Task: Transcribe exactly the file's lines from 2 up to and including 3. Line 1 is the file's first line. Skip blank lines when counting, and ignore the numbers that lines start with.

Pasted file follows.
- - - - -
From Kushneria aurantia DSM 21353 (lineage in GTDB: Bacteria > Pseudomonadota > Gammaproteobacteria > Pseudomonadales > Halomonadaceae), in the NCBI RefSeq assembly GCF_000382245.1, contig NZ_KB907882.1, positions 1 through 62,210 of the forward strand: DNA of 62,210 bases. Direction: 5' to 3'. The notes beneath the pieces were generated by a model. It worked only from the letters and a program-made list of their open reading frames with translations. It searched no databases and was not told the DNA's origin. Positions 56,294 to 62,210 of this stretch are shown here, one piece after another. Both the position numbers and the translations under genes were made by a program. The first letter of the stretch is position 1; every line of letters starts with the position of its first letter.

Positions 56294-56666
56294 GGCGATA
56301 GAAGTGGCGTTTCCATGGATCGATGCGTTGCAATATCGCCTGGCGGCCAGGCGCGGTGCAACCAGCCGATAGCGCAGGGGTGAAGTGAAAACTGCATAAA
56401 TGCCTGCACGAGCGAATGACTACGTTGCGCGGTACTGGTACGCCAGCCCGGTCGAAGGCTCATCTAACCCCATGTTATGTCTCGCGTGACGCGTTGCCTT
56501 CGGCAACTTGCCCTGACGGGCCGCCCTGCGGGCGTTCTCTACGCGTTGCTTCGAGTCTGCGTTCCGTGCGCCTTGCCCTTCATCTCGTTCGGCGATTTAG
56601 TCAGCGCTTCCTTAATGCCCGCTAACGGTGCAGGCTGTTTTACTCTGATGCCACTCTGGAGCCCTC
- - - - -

Positions 56294-56666
56294 GGCGATA